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Dogs: The agony and the ecstasy

Is loving worth it?
Sally and Cyrano

The house is so much quieter now. Neater. And much cleaner.

No click-click-clicks of tiny hard nails on the shiny wood floor; no soft whimpers or whines saying, “Pick me up, pick me up. Hold me!” No puddles of pee in odd and unexpected places; no damp blankets wet with yesterday’s failed-to-get-outside-in-time bathroom efforts. Housebreaking became passé several years ago when the aging bladders of both our pups began to fail. You see, we loved them too much to punish their mistakes. We did try doggie diapers. But they were ridiculous and useless. Not to mention too silly looking to bear.

Our home has no more random rubber-backed throw rugs scattered around to help the elderly dogs walk easier, protect the wood, and to ameliorate the effects of unstoppable pee. I gave the throw rugs to the vet’s office, all washed, sweet-smelling and folded, when we took Sally there at the end of November. Vets’ offices always seem to appreciate more towels, rugs, and blankets. I even took an old doggie bed there not long ago. Our pups were no longer using it, so maybe other animals would benefit.

Yes, our home is more civilized. Which brings to question: What is the meaning of civilization. But that’s another column.

Our home is saner, cleaner, neater, but it is also lonelier and more desolate.

Drier. Bone dry, in fact. All dog bones, milk and otherwise, have been given to

neighbors’ lucky pooches. I now have more shelf space in our kitchen. There are empty spaces where dog supplies used to be. Seems so strange.

We put Cyrano away a year ago. My husband reported that that simple, ultimately kindly act scarred him for life. He’d never put a beloved pet down before.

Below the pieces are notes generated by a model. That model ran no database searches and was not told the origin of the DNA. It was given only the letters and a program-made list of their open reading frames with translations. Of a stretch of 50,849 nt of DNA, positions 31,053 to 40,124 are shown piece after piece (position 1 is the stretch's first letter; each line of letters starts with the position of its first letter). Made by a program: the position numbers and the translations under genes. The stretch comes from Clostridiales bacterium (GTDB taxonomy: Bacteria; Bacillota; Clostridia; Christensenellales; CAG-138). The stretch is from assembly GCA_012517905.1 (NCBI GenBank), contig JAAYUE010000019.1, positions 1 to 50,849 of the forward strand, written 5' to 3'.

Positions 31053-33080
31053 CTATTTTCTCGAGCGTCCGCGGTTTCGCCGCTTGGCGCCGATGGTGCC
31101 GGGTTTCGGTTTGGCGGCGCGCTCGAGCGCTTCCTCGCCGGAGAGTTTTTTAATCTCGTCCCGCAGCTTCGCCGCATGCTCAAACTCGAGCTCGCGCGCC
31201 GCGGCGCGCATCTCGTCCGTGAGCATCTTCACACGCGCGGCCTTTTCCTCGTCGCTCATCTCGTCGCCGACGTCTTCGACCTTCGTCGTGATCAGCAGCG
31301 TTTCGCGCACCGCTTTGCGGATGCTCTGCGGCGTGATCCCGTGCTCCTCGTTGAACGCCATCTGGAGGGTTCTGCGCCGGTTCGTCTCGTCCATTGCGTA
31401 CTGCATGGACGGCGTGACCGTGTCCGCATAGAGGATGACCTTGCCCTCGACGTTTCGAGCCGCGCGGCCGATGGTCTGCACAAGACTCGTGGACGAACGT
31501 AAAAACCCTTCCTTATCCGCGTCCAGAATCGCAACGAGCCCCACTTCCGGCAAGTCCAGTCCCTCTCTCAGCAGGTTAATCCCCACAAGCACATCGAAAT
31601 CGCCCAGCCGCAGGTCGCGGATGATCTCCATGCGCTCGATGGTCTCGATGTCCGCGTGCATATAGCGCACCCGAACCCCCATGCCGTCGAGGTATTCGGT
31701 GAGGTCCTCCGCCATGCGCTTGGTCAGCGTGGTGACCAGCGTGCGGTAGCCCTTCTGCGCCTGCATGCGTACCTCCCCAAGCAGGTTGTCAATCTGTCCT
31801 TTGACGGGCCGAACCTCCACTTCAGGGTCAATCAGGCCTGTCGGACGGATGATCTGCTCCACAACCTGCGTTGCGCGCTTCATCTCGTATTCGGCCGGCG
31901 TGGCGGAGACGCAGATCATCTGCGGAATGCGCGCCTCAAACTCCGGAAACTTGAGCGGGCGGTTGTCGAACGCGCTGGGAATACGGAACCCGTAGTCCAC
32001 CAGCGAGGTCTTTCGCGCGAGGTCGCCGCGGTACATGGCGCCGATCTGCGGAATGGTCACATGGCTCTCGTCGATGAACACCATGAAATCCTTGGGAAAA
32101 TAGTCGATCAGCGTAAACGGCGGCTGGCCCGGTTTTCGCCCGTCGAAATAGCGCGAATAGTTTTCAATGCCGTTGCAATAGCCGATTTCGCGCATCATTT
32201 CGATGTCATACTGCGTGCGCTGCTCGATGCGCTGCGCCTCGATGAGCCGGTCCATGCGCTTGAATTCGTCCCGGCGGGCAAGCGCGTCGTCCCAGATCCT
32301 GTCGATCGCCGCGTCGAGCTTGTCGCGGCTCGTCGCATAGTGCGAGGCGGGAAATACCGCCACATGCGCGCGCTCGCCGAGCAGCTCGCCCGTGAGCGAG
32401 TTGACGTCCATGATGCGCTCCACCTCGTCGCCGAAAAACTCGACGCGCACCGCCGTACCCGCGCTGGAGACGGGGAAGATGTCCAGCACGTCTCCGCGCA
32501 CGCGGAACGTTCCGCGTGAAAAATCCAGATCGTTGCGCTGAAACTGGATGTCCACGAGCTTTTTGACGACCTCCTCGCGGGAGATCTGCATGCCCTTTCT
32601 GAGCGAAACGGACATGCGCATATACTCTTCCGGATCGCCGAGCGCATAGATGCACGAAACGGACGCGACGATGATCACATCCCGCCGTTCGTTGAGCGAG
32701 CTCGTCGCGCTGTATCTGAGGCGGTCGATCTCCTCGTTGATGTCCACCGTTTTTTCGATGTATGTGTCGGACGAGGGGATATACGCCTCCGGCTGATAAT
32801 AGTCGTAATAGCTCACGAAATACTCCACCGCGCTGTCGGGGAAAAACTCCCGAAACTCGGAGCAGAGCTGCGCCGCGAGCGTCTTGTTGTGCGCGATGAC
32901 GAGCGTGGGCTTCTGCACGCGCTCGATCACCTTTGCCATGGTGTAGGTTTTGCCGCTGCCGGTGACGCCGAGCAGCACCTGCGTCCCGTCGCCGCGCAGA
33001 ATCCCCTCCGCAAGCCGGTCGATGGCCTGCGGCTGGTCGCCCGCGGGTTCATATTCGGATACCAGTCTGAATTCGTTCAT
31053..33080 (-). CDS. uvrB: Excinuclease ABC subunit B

And we sent Sally, the sister doggie, across the Rainbow Bridge just before Thanksgiving. She’d aged noticeably, and we were more prepared for it, but I feel the loss wretchedly. Sobbingly. Life is so unfair. It gives us all these wonderful things — the soft warmth of unconditional love — then takes them away. Why must a dear pet’s life end, ever? I rail against the empty answer of a winter sky. I am desolate. Truly broken of heart and sadder than sad. My insides are a mush of sorrow as I write this column, and I know you all know what I’m talking about, because the Marina Times readers are pet lovers. My insides are empty and there is a cool place across my chest and upper arms where a warm, small furry dog once cuddled. I feel cold and naked there. Even with a sweater on.

Sally was better than any sweater.

I have to imagine that she and her raucous furry brother Cyrano have been reunited joyfully, snuggled sweetly against each other once again, as they loved to be when they were with us. All their aches and pains are gone. They are happy. Just last night I had a dream in which Cyrano barked loudly in my left ear that they were doing fine. I know, I know, I am waxing particularly sentimental this month, but I owe our two “kids” a few column inches, because, in a way, they were the authors of our current life. An intrinsic part of why we are where we are. Many of you know the story, as I’ve written of it before in this space, but here’s the skinny:

When Peter and I got together in New York 18 years ago, Paul, my dear friend (and ex-husband), bought us two 12-week-old dachshund puppies as a sort of revenge, housewarming gift (he and I had two when we were married). It was a well meant and deeply loving gift, and after we decided not to throw them out the ninth-floor window, we fell in love with them: Sally and Cyrano. When the time came, I took them to the vet down Broadway, Dr. Stephen Cole, and on learning he was looking for the right guy, I fixed him up with Paul, and I made a match. We became a family, and the dogs had good, free care, for a long time. It was Stephen who wanted to move West, and eventually, we all did. And here we are. So the dogs were the catalyst for the chemistry of our life today.

The end of the dogs marks the end of an era for our little family.

And so, as we begin this new year, with so much in flux, so many of our important principles challenged as a nation by a president elect who scares so many of us, Peter and I begin a life without dogs.

We will not get a new one any time soon.

We need time to miss dear Sally and Cyrano — the pups who helped shape our life. And miss them we shall.

May 2017 be good to us all.

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